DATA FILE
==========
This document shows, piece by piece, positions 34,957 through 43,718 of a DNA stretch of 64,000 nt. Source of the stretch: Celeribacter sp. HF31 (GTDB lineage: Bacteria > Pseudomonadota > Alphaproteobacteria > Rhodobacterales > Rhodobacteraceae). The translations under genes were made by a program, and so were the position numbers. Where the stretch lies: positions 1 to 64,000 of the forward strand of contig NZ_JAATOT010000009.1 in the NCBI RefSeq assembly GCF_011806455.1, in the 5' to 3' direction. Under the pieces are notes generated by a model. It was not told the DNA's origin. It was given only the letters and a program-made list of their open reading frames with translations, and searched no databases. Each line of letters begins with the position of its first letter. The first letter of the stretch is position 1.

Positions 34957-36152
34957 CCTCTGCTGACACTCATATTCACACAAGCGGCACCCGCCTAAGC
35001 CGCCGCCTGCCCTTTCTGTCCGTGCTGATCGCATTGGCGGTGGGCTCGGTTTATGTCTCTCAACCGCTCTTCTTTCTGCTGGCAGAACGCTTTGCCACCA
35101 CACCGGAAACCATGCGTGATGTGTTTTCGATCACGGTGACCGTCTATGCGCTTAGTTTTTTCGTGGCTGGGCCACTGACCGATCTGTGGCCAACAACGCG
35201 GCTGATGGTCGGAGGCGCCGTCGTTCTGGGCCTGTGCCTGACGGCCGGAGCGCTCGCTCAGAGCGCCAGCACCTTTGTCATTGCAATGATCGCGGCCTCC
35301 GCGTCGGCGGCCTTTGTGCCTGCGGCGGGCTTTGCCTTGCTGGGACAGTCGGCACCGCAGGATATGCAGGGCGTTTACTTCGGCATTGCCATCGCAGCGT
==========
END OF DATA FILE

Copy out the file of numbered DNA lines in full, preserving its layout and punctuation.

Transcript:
This document shows, piece by piece, positions 34,957 through 43,718 of a DNA stretch of 64,000 nt. Source of the stretch: Celeribacter sp. HF31 (GTDB lineage: Bacteria > Pseudomonadota > Alphaproteobacteria > Rhodobacterales > Rhodobacteraceae). The translations under genes were made by a program, and so were the position numbers. Where the stretch lies: positions 1 to 64,000 of the forward strand of contig NZ_JAATOT010000009.1 in the NCBI RefSeq assembly GCF_011806455.1, in the 5' to 3' direction. Under the pieces are notes generated by a model. It was not told the DNA's origin. It was given only the letters and a program-made list of their open reading frames with translations, and searched no databases. Each line of letters begins with the position of its first letter. The first letter of the stretch is position 1.

Positions 34957-36152
34957 CCTCTGCTGACACTCATATTCACACAAGCGGCACCCGCCTAAGC
35001 CGCCGCCTGCCCTTTCTGTCCGTGCTGATCGCATTGGCGGTGGGCTCGGTTTATGTCTCTCAACCGCTCTTCTTTCTGCTGGCAGAACGCTTTGCCACCA
35101 CACCGGAAACCATGCGTGATGTGTTTTCGATCACGGTGACCGTCTATGCGCTTAGTTTTTTCGTGGCTGGGCCACTGACCGATCTGTGGCCAACAACGCG
35201 GCTGATGGTCGGAGGCGCCGTCGTTCTGGGCCTGTGCCTGACGGCCGGAGCGCTCGCTCAGAGCGCCAGCACCTTTGTCATTGCAATGATCGCGGCCTCC
35301 GCGTCGGCGGCCTTTGTGCCTGCGGCGGGCTTTGCCTTGCTGGGACAGTCGGCACCGCAGGATATGCAGGGCGTTTACTTCGGCATTGCCATCGCAGCGT